MAYWEATHER MCGREGOR ALL ACCESS A LET DOWN?
By Tom Watt on Aug 24 2017
Anyone who has followed Boxing for a few years will be well all too familiar with the lead up to a Floyd Mayweather fight and the circus that follows it. Most will have, at some point, spent time watching the ‘All Access’ (and 24/7 during his time with HBO) promotional shows during said build-up. These shows are there for several reasons, obviously they are there to promote the fight, but there is a much more nuanced role they play and that is to promote the challenger so that the fight seems like a real fight. And as we have become accustomed the build-up, so we have become accustomed to the result, a wide, unanimous decision victory for Floyd ‘Money’ Mayweather.
As far back as the Ricky Hatton fight, these behind-the-scenes shows have been designed to make fans believe that Mayweather is not as impervious as we believe and that his challenger may finally be the one to break the so-called ‘May Vinci code’. As Mayweather’s resume and perceived untouchable status grew, the editors had to work harder and harder to put together a narrative that lends itself to an upset and incredibly, they almost always do.
However, watching the 4 episodes of ‘All Access’ for the upcoming McGregor fight I have been left somewhat disappointed – aside from seeing a lot of already-seen content, there was nothing in all 4 episodes that truly made me believe the Irishman has anything other than snowball’s chance in hell at leaving the ring with his arms raised or even with much dignity. From the Malinaggi sparring dramas to the questionable movement in the open workouts, nothing that was revealed has indicated that McGregor has anywhere near the skillset to trouble the greatest fighter of our generation.
And so, the narrative has instead focussed on ‘Money’ Mayweather, showcasing his lavish lifestyle and family trips to roller-skating, golf and horse-riding – all in an attempt to fool fans into thinking that, in his older years, Floyd has moved away from his ‘Hard work and dedication’ and is no longer the fighter he was when he bowed out of the sport. Perhaps he isn’t, and perhaps he really has lost half a step in his 2 year absence from the sport, although it seems unlikley. In fact it’s worth remembering that this will not be the first time Floyd has returned from a lengthy hiatus (there was an almost 2 year lay-off prior to one of his most dominating performances against future Hall-of-Famer, Juan Manual Marquez) and on each occasion he has shown no signs of ageing and has actually looked stronger.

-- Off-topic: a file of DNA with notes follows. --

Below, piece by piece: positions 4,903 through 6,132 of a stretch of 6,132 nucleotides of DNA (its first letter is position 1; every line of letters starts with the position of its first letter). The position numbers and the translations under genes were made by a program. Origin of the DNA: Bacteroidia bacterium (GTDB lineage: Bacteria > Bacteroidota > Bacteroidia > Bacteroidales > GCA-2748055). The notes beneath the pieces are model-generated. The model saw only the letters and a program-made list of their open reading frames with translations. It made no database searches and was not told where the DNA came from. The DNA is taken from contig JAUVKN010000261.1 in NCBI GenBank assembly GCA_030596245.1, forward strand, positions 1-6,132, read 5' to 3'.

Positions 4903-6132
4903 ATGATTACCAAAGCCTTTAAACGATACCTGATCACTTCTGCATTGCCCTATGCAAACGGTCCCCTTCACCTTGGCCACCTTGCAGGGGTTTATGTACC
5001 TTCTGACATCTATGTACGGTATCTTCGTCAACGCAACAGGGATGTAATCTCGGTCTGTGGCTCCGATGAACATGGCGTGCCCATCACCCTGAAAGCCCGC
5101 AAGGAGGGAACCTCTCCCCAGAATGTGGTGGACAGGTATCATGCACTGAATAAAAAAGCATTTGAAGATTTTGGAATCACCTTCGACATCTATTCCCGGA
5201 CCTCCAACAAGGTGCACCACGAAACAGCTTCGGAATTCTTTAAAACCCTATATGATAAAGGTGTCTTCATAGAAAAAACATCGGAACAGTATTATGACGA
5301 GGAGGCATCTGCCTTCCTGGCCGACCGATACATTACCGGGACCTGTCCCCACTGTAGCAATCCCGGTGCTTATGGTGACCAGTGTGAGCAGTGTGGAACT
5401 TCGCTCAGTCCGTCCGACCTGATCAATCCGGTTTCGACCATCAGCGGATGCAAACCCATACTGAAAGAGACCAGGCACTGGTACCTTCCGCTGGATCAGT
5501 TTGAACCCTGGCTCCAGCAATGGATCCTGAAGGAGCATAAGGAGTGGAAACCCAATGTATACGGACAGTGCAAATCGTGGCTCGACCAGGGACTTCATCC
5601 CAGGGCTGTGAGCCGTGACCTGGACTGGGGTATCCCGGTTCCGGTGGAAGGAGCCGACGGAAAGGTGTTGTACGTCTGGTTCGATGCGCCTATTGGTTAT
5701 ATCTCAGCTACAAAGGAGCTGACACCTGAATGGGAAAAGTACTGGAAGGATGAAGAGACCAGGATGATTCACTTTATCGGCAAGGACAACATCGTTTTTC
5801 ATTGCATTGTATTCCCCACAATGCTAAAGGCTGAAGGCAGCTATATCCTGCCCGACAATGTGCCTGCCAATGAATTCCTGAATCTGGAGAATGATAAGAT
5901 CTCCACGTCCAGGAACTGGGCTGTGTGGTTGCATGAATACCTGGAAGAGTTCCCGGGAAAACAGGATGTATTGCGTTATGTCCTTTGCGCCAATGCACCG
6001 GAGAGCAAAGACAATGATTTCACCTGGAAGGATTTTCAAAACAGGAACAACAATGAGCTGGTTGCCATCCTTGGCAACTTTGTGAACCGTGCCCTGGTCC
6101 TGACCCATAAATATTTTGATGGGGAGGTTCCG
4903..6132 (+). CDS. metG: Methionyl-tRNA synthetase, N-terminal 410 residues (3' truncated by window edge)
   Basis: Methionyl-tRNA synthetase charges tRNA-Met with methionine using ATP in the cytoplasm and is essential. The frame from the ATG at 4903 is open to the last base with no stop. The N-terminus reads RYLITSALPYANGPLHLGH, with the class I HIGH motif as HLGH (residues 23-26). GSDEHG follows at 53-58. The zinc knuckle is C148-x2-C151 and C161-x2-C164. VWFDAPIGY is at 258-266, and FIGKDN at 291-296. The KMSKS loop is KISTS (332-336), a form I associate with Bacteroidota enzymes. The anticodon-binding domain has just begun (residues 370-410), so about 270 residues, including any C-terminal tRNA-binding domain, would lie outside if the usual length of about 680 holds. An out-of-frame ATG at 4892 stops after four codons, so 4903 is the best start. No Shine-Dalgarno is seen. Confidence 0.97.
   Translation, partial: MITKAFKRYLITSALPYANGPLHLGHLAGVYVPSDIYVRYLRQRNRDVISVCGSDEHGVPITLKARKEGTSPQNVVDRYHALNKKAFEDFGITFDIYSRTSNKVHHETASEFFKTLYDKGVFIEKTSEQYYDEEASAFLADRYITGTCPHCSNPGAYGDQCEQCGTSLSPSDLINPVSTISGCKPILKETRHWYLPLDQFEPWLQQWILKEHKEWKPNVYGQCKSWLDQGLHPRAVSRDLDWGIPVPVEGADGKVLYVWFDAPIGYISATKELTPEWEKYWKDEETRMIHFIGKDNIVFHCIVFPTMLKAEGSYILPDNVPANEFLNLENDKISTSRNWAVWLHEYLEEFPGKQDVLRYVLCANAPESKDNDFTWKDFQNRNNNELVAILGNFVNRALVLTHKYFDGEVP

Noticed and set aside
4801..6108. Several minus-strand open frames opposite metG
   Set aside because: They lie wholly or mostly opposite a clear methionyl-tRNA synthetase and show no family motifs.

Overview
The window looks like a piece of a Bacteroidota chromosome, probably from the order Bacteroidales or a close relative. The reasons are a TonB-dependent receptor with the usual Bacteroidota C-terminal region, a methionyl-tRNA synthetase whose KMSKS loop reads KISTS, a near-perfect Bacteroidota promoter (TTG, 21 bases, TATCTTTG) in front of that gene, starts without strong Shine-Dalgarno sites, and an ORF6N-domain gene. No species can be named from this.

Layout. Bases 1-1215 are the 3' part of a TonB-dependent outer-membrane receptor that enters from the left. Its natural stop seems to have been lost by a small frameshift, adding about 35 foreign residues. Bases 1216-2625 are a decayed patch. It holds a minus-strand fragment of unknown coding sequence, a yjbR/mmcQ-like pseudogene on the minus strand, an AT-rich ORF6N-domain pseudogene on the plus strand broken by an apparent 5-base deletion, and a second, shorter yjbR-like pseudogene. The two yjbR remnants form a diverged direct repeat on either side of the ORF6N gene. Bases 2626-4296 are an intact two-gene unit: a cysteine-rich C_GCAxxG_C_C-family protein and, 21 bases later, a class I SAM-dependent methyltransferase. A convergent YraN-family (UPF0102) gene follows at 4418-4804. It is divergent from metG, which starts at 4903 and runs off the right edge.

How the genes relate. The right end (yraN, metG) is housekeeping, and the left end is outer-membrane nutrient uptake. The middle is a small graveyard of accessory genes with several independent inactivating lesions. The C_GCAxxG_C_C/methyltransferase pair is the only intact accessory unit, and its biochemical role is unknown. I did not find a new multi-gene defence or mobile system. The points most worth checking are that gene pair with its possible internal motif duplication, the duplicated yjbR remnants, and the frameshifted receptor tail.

In failing to sell McGregor’s chances of victory, All Access has failed in it’s most basic of purposes. Not once did I utter ‘maybe McGregor can actually do this’ during the entire four episodes and although I’ve watched every single iteration of All Access and 24/7 through the years, knowing in my heart of hearts that Mayweather would be victorious, I always allowed myself to be sold on his opponents - ‘maybe Hatton can out-hustle him’, ‘maybe Canelo has the youth and the power to cause him problems’, ‘maybe Maidana’s style will unsettle him’ – but this time round all I can muster is a ‘maybe Conor’s confidence will carry him through a few rounds’.
In fairness, selling this circus as a real fight was a thankless task – and there hasn’t been a need to sell the usual narrative as the hordes of MMA/Crossover fans that are blindly backing their man have pushed this fight into the mainstream and their gambling has given some of the best odds on a Mayweather fight for decades. And as disappointing as the ‘All Access’ episodes were, the build-up to this event with the four-city media tour and the seemingly endless drama has been incredible to keep track of and, as we lead in to the final few days there’s a feeling that there will be at least one more major controversy before that first bell rings!